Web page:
On one hand, it is of course clear that ranking systems play a role in holding producers accountable. They bring discipline, and they synthesize an abundance of information for consumers and producers alike. On the other hand, as we often see in higher education and in other contexts where rankings reign, this can be reductionist—leaving out key factors of consumers’ experiences—with adverse consequences. More generally, as an analogy, just as some law schools seem to make the mistake of “teaching to the bar,” and thus rob students of the richness of a broad legal education, a jugular problem in ranking systems is that those ranked can play to the measures that appear to be most integral to driving the rankings, often at the expense of other metrics that matter or even at the expense of their stated missions.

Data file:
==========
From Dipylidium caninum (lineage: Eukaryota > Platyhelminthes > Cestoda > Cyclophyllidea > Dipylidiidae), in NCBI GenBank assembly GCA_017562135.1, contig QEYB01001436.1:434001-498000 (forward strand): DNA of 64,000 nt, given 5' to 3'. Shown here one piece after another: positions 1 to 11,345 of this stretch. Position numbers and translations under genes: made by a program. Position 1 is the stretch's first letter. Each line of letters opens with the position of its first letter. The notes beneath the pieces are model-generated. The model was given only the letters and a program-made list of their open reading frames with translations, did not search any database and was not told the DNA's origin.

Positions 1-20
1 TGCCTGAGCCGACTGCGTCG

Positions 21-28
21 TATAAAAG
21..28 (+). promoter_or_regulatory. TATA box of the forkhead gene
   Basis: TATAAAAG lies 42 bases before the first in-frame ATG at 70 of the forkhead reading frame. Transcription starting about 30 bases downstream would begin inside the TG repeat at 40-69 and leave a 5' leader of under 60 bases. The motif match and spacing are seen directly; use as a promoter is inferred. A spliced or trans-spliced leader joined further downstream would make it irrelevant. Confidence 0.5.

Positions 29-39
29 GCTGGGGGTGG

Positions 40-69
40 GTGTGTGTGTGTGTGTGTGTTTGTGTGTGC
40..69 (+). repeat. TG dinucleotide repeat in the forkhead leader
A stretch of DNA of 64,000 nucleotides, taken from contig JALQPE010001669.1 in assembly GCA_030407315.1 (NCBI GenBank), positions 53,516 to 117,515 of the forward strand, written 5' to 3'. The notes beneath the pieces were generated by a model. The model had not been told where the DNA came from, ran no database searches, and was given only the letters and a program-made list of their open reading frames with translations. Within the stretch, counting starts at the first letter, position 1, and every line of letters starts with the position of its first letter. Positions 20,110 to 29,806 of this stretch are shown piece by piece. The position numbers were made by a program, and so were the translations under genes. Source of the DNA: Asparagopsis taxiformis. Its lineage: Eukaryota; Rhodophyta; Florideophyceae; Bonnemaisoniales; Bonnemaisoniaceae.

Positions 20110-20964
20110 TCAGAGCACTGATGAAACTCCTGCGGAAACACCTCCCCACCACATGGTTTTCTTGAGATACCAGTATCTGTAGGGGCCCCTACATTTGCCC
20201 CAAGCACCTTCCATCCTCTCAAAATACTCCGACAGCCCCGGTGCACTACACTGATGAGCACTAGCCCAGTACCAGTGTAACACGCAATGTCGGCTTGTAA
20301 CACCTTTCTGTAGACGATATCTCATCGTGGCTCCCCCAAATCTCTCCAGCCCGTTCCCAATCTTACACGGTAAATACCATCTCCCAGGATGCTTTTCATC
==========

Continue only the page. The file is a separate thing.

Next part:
In the context of higher education, we think that applicants to undergraduate institutions as well as professional schools will continue to benefit from considering the increasingly wide range of rankings that are now more widely available and attended to. While we would potentially consider advocating that schools opt out of the rankings, we also know that the formation of status hierarchies is an inevitable dynamic in any context (Askin, Bothner, and Lee 2015), whether or not rankings fulfill that role. As such, organizations and people alike will continue to find themselves ranked, meaning that even if a formal arbiter of status does not exist, an informal one likely does, and will almost surely lead to some level of competition for positioning.

Question 5. You are a scholar early in your career, and yet have been conducting very interesting projects from the start. Reflecting on your path, could you share with doctoral students your insights and experiences on how to find a niche area of research and to be highly productive in that niche? What are the factors that have contributed to your own success the most?

Firstly, thank you. Secondly, I think it comes down to a handful of things: